Graphpad Prism 6 software was used for analysis of differences between experimental and control group. Statistical significance (P-value) was decided using Student's t-test. P-values were less than 0.05 were supposed to be statistically significant. *P < 0.05, **P < 0.01, and ***P < 0.001.
M. tuberculosis Rv1169c Can Be Expressed in M. smegmatis
M. tuberculosis PE/PPE family Rv1169c gene encodes 12 kDa protein with about 300 bp in size. In this study, we constructed two recombinant M. smegmatis strains to probe the role of Rv1169c, recombinant Ms_Vec and Ms_Rv1169c strains were constructed. Ms_Rv1169c expressed a His-tagged Rv1169c protein harboring pALACE-Rv1169c, while Ms_Vec only harbored the vector with Hyg resistant marker gene (Lakshminarayan et al., 2008). Both Ms_Vec and Ms-Rv1169c were grown in MB 7H9 medium supplemented with Hyg. PCR amplification identified there was about 300 bp of Rv1169c gene in Ms_Rv1169c strain by specific primers (Figure 1A). Western Blot confirmed only Ms_ Rv1169c strain expressed ~12 kDa Rv1169c-His protein, while its absence in Ms_Vec strain (Figure 1B). These results identify that M. tuberculosis Rv1169c gene was constructed and expressed in M. smegmatis strains.
Figure 1. Heterologous expression of M. tuberculosis Rv1169c in M. smegmatis. (A) Ms_Vec and Ms_Rv1169c were grown into an OD600 of 0.8 and then were subjected to PCR amplification to detect Rv1169c gene. (B) The cell lysates were prepared from acetamide-induced Ms_Vec and Ms_Rv1169c were subjected to Western blot to determine the expression of His-tagged Rv1169c protein in M. smegmatis by mouse anti-His antibody.
Rv1169c is Associated with Mycobacterial Cell Wall
Bioinformatics approach suggested that at least 29 PE/PPE proteins are associated with the “cell wall and cell processes” (Mazandu and Mulder, 2012). Selected PE/PPE genes were experimentally identified localized to cell wall of mycobacteria (Fishbein et al., 2015). We hypothesized that Rv1169c might be also localized to the cell wall of M. smegmatis. In order to further identify this hypothesis, M. smegmatis expression His-tagged Rv1169c strain was constructed. Recombinant M. smegmatis strains including Ms_Rv1169c and Ms_Vec were subjected to cell fractionation experiment, their subcellular localization was finally determined by Western blot. The Rv1169c protein was present in the cell wall fraction and was not found in cytoplasm fraction (Figure 2), suggesting Rv1169c is a cell wall-associated protein. As expected, cytoplasmic heat-shock protein GroEL2 was detected only in the cytoplasm of M. smegmatis.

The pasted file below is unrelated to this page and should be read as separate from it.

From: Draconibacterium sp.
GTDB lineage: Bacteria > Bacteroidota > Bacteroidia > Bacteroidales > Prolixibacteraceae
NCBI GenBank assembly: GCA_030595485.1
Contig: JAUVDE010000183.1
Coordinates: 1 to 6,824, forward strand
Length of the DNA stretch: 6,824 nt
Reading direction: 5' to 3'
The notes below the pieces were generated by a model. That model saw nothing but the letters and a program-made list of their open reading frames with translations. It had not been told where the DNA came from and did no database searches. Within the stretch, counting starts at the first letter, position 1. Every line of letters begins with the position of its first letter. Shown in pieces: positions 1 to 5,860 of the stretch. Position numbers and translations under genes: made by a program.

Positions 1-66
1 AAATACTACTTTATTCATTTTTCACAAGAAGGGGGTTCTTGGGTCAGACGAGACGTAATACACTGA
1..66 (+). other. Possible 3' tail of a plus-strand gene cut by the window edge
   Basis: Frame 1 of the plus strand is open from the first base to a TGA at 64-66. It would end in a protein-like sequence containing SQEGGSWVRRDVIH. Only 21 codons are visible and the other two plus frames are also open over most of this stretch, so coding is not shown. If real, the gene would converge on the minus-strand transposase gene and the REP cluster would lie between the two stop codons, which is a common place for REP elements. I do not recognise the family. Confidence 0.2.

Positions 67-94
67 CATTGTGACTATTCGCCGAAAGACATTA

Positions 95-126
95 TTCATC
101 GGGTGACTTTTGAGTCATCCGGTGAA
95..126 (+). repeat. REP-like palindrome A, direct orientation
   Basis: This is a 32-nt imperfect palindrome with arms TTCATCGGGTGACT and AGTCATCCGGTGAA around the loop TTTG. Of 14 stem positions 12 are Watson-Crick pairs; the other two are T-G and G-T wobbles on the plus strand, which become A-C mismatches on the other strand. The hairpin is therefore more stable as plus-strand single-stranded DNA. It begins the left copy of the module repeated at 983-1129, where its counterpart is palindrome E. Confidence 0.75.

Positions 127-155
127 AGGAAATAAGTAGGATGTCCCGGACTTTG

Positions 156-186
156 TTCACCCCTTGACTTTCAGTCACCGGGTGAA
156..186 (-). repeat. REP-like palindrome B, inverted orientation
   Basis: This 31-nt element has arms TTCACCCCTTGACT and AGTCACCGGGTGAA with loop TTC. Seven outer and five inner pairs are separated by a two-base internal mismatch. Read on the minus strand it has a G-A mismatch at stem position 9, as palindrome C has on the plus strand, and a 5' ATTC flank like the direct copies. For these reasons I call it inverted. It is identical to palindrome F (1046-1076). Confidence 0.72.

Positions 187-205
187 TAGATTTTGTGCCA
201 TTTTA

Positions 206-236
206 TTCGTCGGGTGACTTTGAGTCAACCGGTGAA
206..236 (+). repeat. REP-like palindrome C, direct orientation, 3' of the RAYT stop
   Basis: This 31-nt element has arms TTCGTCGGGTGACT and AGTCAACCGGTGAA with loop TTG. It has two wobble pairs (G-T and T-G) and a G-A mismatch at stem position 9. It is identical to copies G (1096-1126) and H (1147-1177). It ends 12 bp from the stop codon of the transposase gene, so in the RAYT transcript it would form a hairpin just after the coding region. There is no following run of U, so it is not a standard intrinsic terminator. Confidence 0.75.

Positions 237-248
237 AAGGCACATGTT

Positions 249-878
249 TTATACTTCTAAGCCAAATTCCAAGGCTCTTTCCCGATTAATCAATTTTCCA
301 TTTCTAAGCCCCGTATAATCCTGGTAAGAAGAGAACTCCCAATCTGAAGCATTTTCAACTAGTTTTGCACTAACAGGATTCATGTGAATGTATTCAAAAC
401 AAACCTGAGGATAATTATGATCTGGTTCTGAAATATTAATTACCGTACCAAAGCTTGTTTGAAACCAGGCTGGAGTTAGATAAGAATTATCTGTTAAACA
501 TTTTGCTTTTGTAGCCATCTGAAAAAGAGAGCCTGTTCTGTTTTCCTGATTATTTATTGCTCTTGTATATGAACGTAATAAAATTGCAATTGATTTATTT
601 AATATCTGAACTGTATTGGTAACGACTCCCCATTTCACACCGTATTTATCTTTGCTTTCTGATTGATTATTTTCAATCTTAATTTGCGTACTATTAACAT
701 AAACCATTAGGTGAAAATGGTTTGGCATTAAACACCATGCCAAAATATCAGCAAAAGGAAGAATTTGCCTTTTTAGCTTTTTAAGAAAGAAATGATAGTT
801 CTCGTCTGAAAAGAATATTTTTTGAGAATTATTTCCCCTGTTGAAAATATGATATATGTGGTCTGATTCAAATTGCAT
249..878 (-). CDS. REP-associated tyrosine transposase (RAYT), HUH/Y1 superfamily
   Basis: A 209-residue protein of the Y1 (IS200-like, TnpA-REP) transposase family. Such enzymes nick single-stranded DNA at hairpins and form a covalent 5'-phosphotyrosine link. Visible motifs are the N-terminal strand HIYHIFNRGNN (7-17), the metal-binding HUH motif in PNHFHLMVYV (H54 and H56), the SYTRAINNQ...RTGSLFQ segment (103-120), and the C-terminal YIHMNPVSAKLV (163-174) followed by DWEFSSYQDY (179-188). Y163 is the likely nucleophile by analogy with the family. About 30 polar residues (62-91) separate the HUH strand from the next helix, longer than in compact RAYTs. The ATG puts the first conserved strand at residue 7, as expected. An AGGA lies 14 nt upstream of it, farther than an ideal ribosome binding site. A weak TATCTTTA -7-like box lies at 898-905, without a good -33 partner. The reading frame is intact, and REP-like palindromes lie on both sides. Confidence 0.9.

Figure 2. Rv1169c is associated with Mycobacterium cell wall. Cell fractionation experiments were performed to detect detection the expression of Rv1169c protein, and further confirmed by Western blot by specific anti-His antibody. The cytoplasm marker of Mycobacterium GroEL2 served as a control.
Rv1169c Reprograms the Cell Wall Components
The cell wall associated Rv1169c protein would provide a proof for the observed phenotypes related to the characteristic of cell surface, as another PE/PPE member PE30 (also designated lipase LipY) involved in lipids metabolism and was mainly present in the cell wall (Mishra et al., 2008). Rv1169c was predicted as lipase LipX (Deb et al., 2006). We therefore tested whether Rv1169c was involved in lipids metabolism, recombinant Ms_Rv1169c, Ms_Vec and wild type M. smegmatis strains were subjected to GC-MS to determine the fatty acids components of these strains. A novel unsaturated fatty acid C17: 1w7c was found in the cell wall component of recombinant Ms_Rv1169c while another saturated 9MeC19:0 was disappeared compared with Ms_Vec and wild type M. smegmatis strains (Figure 3). The difference of saturability of fatty acid between Ms_Rv1169c and wild type M. smegmatis might be due to the directly and indirectly effect of Rv1169c on the expression of Mycobacterium fatty acid desaturase. On the other hand, the modified components in cell wall of Ms_Rv1169c may affect their permeability to antimicrobial factors and their survival in the host.